There are a lot of things I love about working with students. They are full of life and potential. They are open to spiritual things in ways that adults typically aren’t. They are passionate about their relationship with God. While looking at all the grey on my head and in my beard, you might not believe me, but working with students keeps me young.
However, there is one thing that is really hard to deal with, and it isn’t the mistakes they make or when they let people down. The hard part of student ministry is its transitory nature of it. While lead pastors can enjoy working with families through the many stages of life, student ministry workers only have their students for six to seven years. There are students we may never see again after high school graduation. That is hard. We love these students and pour into them week after week. So, where do we find encouragement in this reality?
• Reunions can happen. Over the past month, I ran into two of my old students at two different Christian conferences. Both of these former students came from one of the first churches that I served at, Eastside Baptist Church of Conway. I sat down at one of the tables at the Called to Lead Conference at Cross Church of Rogers to find Kent Wiles at a table right next to mine. The next week, while at the For the Church Conference at Midwestern Baptist Theological Seminary in Kansas City, Mo., I ran into Elissa Cantrell Pitman. It was a joy to see both of them on multiple levels. One, just getting to see your old students is a great joy. I was at Eastside from 1994-1996. Two, finding your former students at a Christian conference is an indication that you had a positive impact on their spiritual journey.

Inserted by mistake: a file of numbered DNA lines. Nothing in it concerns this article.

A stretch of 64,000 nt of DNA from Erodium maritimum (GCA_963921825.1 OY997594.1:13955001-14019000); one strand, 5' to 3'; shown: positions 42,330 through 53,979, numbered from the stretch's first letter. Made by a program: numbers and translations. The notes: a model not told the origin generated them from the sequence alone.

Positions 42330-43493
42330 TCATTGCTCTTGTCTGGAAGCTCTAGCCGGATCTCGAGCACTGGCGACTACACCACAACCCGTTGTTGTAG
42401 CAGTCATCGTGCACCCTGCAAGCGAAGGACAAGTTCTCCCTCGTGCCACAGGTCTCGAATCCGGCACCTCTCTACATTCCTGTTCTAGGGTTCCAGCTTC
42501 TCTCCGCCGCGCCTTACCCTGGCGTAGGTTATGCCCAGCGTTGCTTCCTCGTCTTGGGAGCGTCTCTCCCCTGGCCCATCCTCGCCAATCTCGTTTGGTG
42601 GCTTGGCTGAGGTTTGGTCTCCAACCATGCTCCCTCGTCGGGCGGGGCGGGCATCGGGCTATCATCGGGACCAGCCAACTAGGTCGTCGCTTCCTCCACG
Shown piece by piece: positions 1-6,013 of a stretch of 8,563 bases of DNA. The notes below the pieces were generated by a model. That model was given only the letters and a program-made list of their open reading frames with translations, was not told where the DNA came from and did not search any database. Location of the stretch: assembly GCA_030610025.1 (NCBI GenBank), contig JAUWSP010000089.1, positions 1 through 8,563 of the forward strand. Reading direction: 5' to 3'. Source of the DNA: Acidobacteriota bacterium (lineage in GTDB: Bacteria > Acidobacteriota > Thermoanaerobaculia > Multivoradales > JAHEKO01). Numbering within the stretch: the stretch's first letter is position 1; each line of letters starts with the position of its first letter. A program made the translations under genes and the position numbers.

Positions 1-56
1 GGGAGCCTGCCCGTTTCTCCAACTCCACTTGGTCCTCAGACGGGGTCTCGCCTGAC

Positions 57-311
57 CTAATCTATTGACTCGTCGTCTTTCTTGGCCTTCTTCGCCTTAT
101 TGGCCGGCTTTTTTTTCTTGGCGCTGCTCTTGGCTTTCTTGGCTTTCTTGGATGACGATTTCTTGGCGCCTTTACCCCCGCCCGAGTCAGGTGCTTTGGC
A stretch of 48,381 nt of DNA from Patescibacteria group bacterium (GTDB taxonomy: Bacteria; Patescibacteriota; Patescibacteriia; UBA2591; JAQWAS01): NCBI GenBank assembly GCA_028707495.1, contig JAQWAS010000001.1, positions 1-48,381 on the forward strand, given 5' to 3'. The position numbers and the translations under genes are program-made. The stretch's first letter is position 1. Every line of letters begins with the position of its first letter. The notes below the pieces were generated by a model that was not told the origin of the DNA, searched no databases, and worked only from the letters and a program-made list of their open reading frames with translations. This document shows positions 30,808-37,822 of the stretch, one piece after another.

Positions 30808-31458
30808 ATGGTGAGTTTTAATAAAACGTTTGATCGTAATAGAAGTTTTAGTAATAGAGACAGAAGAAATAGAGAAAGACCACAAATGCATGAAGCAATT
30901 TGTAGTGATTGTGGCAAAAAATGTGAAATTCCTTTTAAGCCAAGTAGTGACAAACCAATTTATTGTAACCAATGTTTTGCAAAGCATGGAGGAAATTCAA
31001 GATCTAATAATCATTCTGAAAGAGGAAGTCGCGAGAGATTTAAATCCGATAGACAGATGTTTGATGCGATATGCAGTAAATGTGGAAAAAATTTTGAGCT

• Friendship can happen. While at Temple Baptist Church in Rogers, two of the students who came through our ministry are now married and have two cute kids. David and Emily McEuen are more than just former students from the youth group. They are friends we love to spend time with. In fact, David now serves as the family pastor at the church where he was a part of my youth ministry. We have some shared interests, and it is always a joy to share a meal or just hang out.
• Their time in youth group is a part of their story. Even if a reunion never happens and graduation is the end of that relationship, you have been a powerful part of their story. You shared in one of the most important phases of their lives and have given them Jesus. They may look back on their time in youth group as just a moment in time, but we want to make those moments count.
We all want to be remembered. We want our students to look back and think about those awesome times they had in youth group. The truth is, they may not even remember your name. However, God will honor your faithfulness. We may just be a part of their story, but our prayer is that they have embraced His Story.